3.5

Distribution of Bounce Rates

So far we have seen that bounce rate is a good measure of observed user satisfaction by a strong correlation to CTR, and is a good indicator of expected user experience via the connection to expert human evaluation and quality guidelines. To further increase the reader’s intuition regarding this possibly unfamiliar metric, we explore the distribution of bounce rates in different groupings: advertisement language and query keyword.

Bounce Rates by Language. We measured observed mean bounce rates for all ads shown on Google Search in a recent month across 40 languages. These normalized mean bounce rates are plotted against a “popularity” score, as described in Section 3.1. These results are shown in Figure 3. We observe that mean bounce rates vary significantly by language. One possible explanation for this observation may involve market maturity. English language advertisements (the most popular by our data) have a relatively low bounce rates, while languages representing emerging markets have significantly higher bounce rates. Whether this is because 1 http://adwords.google.com/support/bin/static.py? page=guidelines.cs&topic=9271&view=all

the input vector x, and yx is the label on x that indicates a bounce event. Logistic regression is often used in cases where the expected output is a probability, as its output is naturally constrained to the range [0,1]. The weight vector w is estimated by maximizing the log likelihood of f over a set of training data S. Because many features may be irrelevant, we encourage sparsity using regularization based on an L1-norm penalty on the weight vector: X max log Pr(yx |x, w) − λ||w||1 , (1)

Mean Bounce Rates by Keyword 1 0.9

Mean Normalized Bounce Rate

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navigational queries

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books 0

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Figure 4: Mean bounce rates by keyword. advertisers in established markets produce higher quality advertisements, or because users in emerging markets are less receptive to online advertisement, is an open question.

Bounce Rates by Keyword. We also examined the mean bounce rate for 749 keywords, drawn from a random sample of the multiset of all keywords on Google Search in a recent month. We plotted mean bounce rate for each keyword against its popularity score, and show the results in Figure 4. This figure shows mean bounce rates vary significantly by particular keyword. Navigational queries, such as those containing specific business names, result in very low bounce rates. Commercial terms, such as books and flights, also have low bounce rates. Entertainment oriented terms such as games and chat exhibited much higher bounce rates. In general, there is a rough inverse relationship between keyword popularity and mean bounce rate for that keyword. This may be because the greater competition for these more popular keywords creates a need for these competing advertisers to achieve higher standards of quality.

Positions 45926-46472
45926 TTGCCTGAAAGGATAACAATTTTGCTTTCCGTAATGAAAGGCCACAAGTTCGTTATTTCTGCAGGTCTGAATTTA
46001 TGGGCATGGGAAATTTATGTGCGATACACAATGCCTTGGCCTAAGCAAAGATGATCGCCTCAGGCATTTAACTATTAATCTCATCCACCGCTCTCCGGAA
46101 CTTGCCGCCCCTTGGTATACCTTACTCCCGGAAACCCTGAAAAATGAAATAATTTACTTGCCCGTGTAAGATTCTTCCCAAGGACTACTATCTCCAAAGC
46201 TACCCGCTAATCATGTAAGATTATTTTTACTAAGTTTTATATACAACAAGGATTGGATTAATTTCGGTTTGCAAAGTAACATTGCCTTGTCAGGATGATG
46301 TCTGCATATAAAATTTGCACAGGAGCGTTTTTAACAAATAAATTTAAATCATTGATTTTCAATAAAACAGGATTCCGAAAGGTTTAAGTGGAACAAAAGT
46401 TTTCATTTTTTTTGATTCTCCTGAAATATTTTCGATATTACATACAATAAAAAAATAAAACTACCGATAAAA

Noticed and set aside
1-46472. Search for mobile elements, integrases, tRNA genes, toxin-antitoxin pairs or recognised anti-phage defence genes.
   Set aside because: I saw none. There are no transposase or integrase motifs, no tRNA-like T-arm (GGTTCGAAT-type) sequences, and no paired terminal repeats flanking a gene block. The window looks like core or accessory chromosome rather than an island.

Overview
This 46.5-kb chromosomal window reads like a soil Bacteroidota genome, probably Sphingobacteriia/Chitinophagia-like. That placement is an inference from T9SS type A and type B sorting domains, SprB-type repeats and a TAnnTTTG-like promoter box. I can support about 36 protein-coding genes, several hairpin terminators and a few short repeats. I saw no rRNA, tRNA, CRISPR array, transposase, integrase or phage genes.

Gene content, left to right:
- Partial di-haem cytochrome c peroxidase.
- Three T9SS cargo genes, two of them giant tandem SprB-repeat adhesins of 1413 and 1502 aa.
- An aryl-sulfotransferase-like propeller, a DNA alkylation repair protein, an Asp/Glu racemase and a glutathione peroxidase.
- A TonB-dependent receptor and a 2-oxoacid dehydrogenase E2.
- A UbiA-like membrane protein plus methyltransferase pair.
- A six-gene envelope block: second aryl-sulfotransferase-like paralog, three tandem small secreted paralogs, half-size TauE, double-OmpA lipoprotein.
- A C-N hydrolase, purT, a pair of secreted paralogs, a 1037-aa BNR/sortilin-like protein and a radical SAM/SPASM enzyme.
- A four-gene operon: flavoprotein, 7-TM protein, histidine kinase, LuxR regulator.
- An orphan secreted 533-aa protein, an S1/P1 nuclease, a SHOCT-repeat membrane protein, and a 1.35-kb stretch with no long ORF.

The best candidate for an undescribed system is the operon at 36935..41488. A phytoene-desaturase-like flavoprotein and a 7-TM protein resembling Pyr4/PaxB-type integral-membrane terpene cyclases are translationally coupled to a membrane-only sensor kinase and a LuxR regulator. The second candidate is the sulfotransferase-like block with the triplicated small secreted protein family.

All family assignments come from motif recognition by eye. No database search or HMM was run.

4. PREDICTING BOUNCE RATE Our primary aim in this paper is to predict the bounce rate of an ad with little to no click history. Formally, we represent an ad as a triple (q, c, p) consisting respectively of its keyword, creative, and landing page. Our goal is to predict a bounce rate close to the true bounce rate Brate (q, c, p). Since the true bounce rate has a range of [0,1], this prediction problem fits naturally within a regression framework. Logistic regression [3] or support vector machine (SVM) regression [15] with probability estimation [25] for bounce rate prediction requires a mapping x(·, ·, ·) 7→ Rn from a query, creative, landing page triple to an n dimensional feature vector. The feature mapping explored in this paper, as detailed in Section 4.3, results in a high dimensional space comprised of millions of features. Furthermore, our training data sets contain millions of examples. We now review two methods for dealing with such large data sets: parallelized logistic regression, and ǫ-accurate SVM regression.

4.1 Logistic Regression A (binary) logistic regression model consists of a weight vector w ∈ Rn which is used to make predictions f (·) on the features x ∈ Rn of a data example using a sigmoid function: Pr(yx = 1|x, w) = f (x) =

x∈S

1

1 1 + e−(w·x)

where w · x is the dot product of the weight vector w and

where yx is the true label for example x, ||w||1 is the L1norm of w, and λ is a regularization term setting the level of importance to place on finding a sparse model versus finding a model that minimizes predictive error. In applications of logistic regression for classification, yx is often drawn from the binary set {0, 1}. If the dataset has c1 (x) instances of x with yx = 1 and c0 (x) instances of x with yx = 0, Equation 1 can be equivalently written as: X ˆ ` ´ cy (x) y log Pr(y|x, w) maxw unique

+

x∈S